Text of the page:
|UPenn's James Wilson|
One of the pioneers in the whole gene therapy movement of the past 35 years has combined his knowledge of viral vectors with the hot new CRISPR/Cas9 tech to tackle a rare genetic liver disease. And his work with rodents highlighted both the promise of this new technology as well as an unexpected hurdle.
James Wilson at the University of Pennsylvania is virtually the father of adeno-associated virus--or AAV--vectors used to deliver gene therapies. After years of up and down progress, including an early patient death that slowed research in gene therapies for decades, his technology was in-licensed by ReGenX, which has since outlicensed it to a group of biotechs pursuing new gene therapy programs.
In what is described as a first in research circles, he used an AAV vector to deliver the components of CRISPR/Cas9 gene editing tools into a mouse model of a rare metabolic urea-cycle disorder, triggered by a deficiency in the ornithine transcarbamylase (OTC) enzyme. When one of a series of enzymes is missing or "deficient," ammonia can accumulate in the blood and circulate into the brain, where it can badly damage brains. OTC deficiency occurs in one in every 40,000 births.
Wilson's group used one AAV to deliver a Cas9 enzyme--the cutting tool--specifically into liver cells. Another vector carried a guide RNA to the specified spot and donor DNA to correct the mutation in a cut-and-paste approach that is spreading around academic labs like wild fire.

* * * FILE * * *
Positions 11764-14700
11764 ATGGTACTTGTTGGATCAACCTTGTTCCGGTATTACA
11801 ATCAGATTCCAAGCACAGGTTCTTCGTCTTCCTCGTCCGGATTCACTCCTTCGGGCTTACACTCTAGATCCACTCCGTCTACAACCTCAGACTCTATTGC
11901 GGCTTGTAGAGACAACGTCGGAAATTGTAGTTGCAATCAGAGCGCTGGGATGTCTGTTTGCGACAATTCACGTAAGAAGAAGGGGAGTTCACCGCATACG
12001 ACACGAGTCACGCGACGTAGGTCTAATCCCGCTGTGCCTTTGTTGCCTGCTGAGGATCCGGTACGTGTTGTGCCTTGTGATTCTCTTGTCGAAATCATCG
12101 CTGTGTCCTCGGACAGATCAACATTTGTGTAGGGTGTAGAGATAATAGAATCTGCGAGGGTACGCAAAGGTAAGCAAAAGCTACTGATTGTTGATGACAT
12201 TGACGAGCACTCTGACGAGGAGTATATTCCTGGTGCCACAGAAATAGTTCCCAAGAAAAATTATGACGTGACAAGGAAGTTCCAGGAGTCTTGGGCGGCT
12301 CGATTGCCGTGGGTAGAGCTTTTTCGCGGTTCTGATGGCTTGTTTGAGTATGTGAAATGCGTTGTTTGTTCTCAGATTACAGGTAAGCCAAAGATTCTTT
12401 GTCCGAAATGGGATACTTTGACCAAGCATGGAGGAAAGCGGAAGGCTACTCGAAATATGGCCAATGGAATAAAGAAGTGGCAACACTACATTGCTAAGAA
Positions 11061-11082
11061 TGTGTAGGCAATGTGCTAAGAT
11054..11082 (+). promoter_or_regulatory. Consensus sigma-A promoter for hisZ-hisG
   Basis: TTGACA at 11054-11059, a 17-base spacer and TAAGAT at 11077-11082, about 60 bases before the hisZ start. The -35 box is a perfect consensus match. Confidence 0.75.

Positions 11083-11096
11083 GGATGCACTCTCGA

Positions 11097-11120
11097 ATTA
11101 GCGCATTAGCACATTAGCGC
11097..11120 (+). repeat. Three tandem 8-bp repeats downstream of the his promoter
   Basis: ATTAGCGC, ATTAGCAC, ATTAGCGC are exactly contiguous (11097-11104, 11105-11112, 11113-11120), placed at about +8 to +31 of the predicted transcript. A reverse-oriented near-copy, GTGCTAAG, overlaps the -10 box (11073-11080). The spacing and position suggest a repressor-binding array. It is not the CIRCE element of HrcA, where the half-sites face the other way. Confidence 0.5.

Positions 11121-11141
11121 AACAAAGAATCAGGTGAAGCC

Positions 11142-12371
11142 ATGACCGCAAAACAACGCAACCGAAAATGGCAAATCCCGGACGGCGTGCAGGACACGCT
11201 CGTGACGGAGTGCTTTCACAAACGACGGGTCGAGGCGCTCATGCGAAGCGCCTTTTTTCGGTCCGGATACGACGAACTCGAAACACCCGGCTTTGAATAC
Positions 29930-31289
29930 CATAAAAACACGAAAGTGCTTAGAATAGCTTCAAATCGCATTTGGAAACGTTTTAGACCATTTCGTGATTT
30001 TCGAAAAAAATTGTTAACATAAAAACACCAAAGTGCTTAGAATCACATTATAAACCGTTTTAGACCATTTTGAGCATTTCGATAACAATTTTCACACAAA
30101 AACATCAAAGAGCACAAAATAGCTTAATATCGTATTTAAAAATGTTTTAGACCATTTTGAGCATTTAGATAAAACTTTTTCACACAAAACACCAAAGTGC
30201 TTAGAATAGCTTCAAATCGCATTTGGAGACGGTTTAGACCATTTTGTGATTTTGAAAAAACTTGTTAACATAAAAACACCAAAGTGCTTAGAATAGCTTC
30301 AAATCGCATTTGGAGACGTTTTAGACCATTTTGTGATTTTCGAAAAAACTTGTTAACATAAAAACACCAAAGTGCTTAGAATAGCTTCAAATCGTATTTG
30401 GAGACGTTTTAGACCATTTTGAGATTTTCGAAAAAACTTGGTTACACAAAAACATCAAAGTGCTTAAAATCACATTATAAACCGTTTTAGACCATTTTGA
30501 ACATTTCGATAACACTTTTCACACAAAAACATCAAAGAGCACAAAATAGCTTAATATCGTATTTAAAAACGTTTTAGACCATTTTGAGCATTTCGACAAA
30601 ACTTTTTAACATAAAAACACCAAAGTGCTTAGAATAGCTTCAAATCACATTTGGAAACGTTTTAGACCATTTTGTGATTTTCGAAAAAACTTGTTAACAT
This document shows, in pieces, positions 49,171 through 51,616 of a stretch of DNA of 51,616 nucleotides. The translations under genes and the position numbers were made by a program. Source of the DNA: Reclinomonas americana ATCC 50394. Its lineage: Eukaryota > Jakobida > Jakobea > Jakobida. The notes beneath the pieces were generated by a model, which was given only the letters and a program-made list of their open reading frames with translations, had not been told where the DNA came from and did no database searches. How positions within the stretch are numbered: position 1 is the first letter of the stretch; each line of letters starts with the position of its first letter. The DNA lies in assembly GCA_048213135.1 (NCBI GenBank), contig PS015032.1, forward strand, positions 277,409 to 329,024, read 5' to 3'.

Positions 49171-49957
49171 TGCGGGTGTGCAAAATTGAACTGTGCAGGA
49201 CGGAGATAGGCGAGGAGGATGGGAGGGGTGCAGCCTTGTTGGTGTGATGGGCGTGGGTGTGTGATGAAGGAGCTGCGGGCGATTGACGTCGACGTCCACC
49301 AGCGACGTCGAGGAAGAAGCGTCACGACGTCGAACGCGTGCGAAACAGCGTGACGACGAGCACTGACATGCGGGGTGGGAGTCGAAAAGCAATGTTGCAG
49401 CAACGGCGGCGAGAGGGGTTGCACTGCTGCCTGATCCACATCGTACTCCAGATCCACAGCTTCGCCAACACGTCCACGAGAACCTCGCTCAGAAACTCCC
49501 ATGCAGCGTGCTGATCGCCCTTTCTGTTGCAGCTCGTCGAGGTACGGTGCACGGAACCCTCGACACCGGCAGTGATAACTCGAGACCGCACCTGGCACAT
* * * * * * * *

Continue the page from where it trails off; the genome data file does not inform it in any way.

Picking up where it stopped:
In a research article published in Nature Biotechnology, Wilson says his team achieved a 10% reversion in the liver cells of newborn mice, with an increased survival rate for challenged rodents and a high death rate in the untreated group of newly born mice. In adult mice, though, the team say that the experiment didn't work as planned, highlighting a needed correction in the process. And now they're following up with new approaches to see how that might work.
"Correcting a disease-causing mutation following birth in this animal model brings us one step closer to realizing the potential of personalized medicine," said Wilson, a professor of medicine and director of the Orphan Disease Center at Penn. "Nevertheless, my 35-year career in gene therapy has taught me how difficult translating mouse studies to successful human treatments can be. From this study, we are now adjusting the gene-editing system in the next phases of our investigation to address the unforeseen complications seen in adult animals."